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Mayar Jonjal is a must watch for urban, complex, contemporary Bengali cinema lovers

‘Indranil Roychowdhury is here to tell you a simple ballad of an ugly city, which is deeply moving, perhaps even sentimental in its truest form’
The Telegraph

Anjan Dutt   |   Published 27.02.23, 02:49 PM

Those who long for Bengali cinema that is truly urban, complex and contemporary, go for Mayar Jonjal in the theatres as soon as possible. Those who are tired of melodrama, overacting or dated narrative and want to soak in the magic of our dirty yet beautiful city, go for this movie on the big screen. The best thing about Indranil Roychowdhury’s film is that it refuses all the cliches of contemporary Bangla cinema and makes a multi-story into one single whole. Where all the dirty people are actually beautiful.

I must salute the cinematographer Indranil Mukherjee for showing ugliness so beautifully. I have worked with him in numerous of my films and feel that this is one of his best works. Shot almost without any big closeups, almost totally mid-shot or long shots, the film captures the people in their environment and the action gains a poignance. Though I will opt for big close-ups in my own work, this is an extremely relishing treat which is so rare. An absolute wow. The static camera with highly saturated colours in almost every shot manages to bring out the “beautiful” in a story that is about “dirty” people. With extremely well-lit each and almost every frame, the film becomes an album of a society and city where what is ugly is actually rather beautiful. To me, that is what the story is about. People are essentially not just good but beautiful.


Very loosely adapted from two Manik Bandopadhyay short stories, Bishakto Prem and Subola, what attracts me to Mayar Jonjal is its human dynamics. I will not get into any political analysis of marginalised life purely ‘cause it’s passe. I believe that whatever politics, if at all, the director Indranil wanted to convey, is actually secondary to him.

Director Roychowdhury’s strength is his visualisation. The dialogue is essentially daily ramblings that do not verbalise what is being shown. Though the dialogue is extremely well written by the writer duo Sugata Sinha and Indranil, it is finally unimportant. The action thereby becomes far more pertinent. I only wish that the dialogue about our damaged planet in the scene between Paran Bondopadhya’s Shudhamoy and the house help Shoma (Aupee Karim), could have been less on the face. The scene between the two of them during their first morning walk had actually said it all.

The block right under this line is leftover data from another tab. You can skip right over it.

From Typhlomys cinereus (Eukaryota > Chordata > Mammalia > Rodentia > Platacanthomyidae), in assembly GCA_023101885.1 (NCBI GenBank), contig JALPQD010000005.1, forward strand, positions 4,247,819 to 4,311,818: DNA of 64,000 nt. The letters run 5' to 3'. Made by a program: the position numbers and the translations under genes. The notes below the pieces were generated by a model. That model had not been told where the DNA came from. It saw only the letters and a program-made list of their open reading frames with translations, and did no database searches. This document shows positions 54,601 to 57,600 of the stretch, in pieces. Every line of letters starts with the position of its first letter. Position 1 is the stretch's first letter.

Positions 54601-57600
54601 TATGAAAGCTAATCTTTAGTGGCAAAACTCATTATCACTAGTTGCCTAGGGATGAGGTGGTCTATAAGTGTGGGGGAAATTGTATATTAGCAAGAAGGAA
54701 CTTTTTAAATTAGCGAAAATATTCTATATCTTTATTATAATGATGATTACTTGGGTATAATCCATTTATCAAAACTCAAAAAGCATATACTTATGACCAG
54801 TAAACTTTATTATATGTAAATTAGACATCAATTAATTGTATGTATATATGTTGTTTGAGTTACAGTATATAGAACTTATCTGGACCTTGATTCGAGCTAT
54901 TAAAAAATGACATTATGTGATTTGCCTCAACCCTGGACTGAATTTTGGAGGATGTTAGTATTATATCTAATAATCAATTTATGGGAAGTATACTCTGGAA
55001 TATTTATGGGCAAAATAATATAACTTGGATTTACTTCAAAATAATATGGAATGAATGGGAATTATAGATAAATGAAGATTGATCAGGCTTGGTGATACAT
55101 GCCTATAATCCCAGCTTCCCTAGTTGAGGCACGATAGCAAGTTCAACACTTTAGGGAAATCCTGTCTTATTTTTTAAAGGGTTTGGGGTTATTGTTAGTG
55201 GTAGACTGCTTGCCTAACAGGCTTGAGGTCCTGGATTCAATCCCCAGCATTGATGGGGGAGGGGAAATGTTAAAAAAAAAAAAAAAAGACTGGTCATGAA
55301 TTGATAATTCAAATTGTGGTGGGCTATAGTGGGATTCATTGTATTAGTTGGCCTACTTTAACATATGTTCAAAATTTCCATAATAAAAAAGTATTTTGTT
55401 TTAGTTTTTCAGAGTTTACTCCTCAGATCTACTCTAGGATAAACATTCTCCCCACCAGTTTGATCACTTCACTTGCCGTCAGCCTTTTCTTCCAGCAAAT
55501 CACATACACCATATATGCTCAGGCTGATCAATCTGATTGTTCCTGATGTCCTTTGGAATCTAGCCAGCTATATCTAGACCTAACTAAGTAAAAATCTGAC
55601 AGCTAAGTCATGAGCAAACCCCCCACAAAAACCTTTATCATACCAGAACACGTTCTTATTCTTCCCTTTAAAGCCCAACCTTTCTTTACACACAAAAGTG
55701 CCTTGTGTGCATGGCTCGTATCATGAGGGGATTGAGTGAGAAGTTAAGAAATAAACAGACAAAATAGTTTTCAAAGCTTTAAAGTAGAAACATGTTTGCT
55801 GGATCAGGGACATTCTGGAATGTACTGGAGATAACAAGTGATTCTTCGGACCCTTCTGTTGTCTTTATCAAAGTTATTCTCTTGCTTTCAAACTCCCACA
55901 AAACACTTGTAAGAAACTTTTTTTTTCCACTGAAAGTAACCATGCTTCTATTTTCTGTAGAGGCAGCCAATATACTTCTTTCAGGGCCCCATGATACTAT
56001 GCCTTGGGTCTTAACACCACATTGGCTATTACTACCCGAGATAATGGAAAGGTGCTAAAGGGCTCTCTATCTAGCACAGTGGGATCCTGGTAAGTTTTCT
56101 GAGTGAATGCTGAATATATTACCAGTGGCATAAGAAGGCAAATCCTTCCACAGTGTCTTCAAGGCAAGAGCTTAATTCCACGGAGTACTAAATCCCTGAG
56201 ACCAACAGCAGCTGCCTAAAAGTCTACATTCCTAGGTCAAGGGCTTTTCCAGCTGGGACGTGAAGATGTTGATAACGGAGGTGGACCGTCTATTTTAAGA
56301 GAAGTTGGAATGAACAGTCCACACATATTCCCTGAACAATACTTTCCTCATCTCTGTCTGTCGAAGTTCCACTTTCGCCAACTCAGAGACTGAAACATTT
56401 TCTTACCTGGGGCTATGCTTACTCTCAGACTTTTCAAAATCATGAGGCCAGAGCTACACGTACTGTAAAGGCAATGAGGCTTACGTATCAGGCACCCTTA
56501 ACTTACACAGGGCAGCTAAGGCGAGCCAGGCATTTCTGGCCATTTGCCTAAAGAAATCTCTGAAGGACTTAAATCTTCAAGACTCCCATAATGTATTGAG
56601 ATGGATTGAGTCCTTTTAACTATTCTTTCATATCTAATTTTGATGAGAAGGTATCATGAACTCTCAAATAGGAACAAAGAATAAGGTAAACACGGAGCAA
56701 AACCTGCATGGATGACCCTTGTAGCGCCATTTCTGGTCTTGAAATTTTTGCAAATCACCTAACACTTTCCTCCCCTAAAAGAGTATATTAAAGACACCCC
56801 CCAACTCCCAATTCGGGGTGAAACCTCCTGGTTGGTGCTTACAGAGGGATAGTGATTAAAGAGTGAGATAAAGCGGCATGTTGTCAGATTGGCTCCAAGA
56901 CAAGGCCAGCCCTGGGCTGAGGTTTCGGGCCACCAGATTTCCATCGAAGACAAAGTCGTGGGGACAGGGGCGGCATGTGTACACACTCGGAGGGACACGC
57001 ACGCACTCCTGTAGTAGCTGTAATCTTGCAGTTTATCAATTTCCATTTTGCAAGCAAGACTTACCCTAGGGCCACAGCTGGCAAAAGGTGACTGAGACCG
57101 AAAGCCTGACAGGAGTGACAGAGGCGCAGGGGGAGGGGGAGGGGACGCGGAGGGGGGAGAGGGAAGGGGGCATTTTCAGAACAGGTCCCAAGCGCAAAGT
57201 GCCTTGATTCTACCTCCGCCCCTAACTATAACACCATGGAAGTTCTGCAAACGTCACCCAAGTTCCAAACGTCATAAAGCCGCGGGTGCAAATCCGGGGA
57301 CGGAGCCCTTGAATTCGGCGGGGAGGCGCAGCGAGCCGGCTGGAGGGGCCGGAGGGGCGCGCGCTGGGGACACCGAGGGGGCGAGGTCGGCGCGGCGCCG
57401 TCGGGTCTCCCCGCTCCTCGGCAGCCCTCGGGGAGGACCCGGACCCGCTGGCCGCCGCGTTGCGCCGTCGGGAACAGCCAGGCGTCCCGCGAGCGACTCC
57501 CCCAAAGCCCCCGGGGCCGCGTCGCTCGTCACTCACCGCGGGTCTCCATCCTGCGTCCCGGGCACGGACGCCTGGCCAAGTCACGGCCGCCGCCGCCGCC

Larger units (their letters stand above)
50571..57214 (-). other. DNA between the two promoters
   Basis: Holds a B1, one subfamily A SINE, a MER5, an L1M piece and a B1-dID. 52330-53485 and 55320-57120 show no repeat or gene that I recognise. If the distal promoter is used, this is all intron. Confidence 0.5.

The problem with great images is that you tend to fall in love with them. Editor Sumit Ghosh could have been a bit more ruthless. The Purohit episode, in the beginning, could have been tighter or rather more “sexy”. The drone shots of Bratya Basu and Beauti travelling in the car, though extremely beautiful, seemed superfluous. Yet, the flashback drone shot of Chandan and his wife at the seaside works brilliantly. Perhaps I am being a bit too finicky, but a film loaded with just enormously good visuals also needs pace. That pace, I thought, was missing at certain places.

Mayar Jonjal is essentially two stories which get finally connected. The story of the thief Satya and the whore Beauti he loved but tried to kill for her money. The story of a drunk, irresponsible Chandan and his wife Soma who is forced to become a household help in a rich highrise. Yet numerous sub-stories and characters are juxtaposed, making the film a kaleidoscope of urban pain and passion. The editor who has the guts to dazzle us by cutting almost arbitrarily from one story to the other could have carved more lean meat and not fat.

All the indoor bed scenes between Shohel Mondal’s Satya and Chandreyee Ghosh’s Beauti are simply electric. To me, they are like straight out of an early Inarritu. Shohel is an actor to look forward to. I wonder why Chandreyee is not given her actual due by the audience and industry just for her superbly sultry persona.

Yet, Ritwick Chakraborty’s Satya steals the show simply because of his immense capacity to hold you by the neck by doing perhaps nothing. Satya and Soma’s story becomes the pillar of the narrative.